Marines: U.S. bombed Iraqi mosque wall
BAGHDAD (CNN) -- The U.S. military dropped two 500-pound bombs on a wall surrounding a mosque compound in Fallujah, but the Muslim house of worship was not the target, a U.S. Marine source in Al Anbar province said.
"We specifically did not target the mosque as we felt we could engage the enemy in the area with disciplined and well-aimed fire from our Marines without needing to cause extensive damage to the mosque and surrounding structures," the source said.
"This mosque was repeatedly used as a base to target Iraqi and coalition forces throughout the day," the source said. "The breach of the wall was a graduated response to the threat."
The source could not provide a casualty report, but said that if there were "enemy" casualties at the Abdul Aziz Shakir Mosque it was the result of gunfire from U.S. Marines' rifles.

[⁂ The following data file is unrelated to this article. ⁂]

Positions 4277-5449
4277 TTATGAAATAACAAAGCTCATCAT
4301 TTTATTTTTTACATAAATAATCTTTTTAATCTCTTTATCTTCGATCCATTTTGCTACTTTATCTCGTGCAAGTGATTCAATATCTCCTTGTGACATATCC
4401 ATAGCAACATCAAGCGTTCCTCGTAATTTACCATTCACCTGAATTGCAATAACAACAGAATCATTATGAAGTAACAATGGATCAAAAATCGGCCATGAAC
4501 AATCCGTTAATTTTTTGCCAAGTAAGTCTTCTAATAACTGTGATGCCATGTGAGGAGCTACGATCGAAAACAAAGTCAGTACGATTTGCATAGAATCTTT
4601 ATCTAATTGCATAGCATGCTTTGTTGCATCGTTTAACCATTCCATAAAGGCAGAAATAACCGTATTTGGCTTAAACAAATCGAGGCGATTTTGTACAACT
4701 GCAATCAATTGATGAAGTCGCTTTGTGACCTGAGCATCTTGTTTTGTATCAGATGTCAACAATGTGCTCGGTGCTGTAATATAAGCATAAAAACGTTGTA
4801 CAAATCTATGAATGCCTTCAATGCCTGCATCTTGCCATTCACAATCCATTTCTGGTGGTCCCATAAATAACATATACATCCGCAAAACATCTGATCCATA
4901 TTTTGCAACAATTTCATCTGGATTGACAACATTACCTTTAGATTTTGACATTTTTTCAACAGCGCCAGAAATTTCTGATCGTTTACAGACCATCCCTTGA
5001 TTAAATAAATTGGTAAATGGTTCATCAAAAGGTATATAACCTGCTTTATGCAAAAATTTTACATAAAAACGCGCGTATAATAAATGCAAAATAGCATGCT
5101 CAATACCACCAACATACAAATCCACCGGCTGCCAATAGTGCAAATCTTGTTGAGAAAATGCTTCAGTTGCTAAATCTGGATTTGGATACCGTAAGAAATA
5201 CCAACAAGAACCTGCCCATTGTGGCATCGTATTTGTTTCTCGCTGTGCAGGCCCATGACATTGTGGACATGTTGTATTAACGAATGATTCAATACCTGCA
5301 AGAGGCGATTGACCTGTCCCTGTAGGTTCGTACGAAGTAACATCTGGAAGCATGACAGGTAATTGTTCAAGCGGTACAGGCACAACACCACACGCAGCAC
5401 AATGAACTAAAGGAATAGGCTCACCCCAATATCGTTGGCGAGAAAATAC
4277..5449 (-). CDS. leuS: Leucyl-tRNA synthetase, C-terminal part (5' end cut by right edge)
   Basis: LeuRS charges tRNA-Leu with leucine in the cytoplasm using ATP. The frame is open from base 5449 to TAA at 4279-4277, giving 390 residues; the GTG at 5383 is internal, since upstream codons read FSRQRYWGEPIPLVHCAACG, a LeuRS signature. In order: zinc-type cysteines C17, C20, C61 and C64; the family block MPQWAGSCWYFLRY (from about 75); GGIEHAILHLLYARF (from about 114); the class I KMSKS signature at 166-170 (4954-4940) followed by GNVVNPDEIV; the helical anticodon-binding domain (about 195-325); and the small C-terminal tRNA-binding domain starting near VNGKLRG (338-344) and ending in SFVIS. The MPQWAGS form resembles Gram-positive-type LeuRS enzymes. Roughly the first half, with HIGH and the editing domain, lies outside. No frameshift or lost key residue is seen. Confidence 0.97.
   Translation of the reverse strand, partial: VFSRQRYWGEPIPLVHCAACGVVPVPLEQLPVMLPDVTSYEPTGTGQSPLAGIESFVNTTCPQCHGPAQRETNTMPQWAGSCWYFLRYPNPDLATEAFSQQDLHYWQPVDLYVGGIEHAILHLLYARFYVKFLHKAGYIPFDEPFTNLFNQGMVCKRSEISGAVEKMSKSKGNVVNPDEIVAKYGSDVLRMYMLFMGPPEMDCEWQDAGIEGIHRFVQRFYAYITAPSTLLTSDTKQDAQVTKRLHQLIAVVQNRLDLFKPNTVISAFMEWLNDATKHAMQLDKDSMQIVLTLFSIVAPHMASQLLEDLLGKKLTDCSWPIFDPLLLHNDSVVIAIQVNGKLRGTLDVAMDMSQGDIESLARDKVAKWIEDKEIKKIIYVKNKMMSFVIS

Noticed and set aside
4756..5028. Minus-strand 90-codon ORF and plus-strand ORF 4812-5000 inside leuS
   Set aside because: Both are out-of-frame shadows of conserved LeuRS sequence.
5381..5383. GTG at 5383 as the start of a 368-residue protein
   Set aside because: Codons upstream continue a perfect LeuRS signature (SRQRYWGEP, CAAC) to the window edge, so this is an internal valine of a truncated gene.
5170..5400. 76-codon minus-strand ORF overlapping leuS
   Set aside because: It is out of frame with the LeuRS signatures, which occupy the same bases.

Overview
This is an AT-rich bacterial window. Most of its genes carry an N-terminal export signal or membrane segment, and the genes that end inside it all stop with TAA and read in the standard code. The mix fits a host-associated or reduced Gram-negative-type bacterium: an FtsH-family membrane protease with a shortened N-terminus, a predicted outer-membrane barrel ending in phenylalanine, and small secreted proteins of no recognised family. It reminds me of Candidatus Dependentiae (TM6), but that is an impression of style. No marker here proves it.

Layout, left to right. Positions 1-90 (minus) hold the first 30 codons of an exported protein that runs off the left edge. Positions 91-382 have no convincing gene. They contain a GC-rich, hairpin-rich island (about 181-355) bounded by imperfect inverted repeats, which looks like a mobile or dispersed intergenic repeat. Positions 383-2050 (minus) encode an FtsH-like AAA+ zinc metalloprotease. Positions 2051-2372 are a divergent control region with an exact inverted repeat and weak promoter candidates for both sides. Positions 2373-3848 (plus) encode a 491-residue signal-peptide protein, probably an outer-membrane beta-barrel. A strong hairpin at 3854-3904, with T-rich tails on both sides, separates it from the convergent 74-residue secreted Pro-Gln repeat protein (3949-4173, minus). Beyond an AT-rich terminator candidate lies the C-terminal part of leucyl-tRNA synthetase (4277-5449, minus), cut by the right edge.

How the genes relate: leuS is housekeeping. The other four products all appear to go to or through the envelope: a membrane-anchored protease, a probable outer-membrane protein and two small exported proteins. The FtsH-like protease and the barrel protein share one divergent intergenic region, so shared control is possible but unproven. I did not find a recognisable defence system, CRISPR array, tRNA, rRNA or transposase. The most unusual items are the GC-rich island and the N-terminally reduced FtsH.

Brig. Gen. Mark Kimmitt said U.S. Marines were taking heavy arms fire from about 40 armed insurgents in the mosque.
Marines, pinned down, dropped two precision-guided 500-pound bombs on the walls of the mosque and fired a Hellfire missile.
"It didn't appear to us," Kimmitt said, "to have any effect on the main dome building itself."
The wall is a few hundred yards from any structure, the source said, and the mosque building was not damaged.
Muslims consider all of a mosque's compound as the mosque because worshippers gather on the grounds if the structure is full.
Insurgents "firing from the mosque blatantly misused a protected symbol by conducting offensive military operations from a place of worship," the source said.
"As a result, the mosque lost its protected status and therefore became a lawful military target."
Initially, media reports stated witnesses said the strike killed 40 people.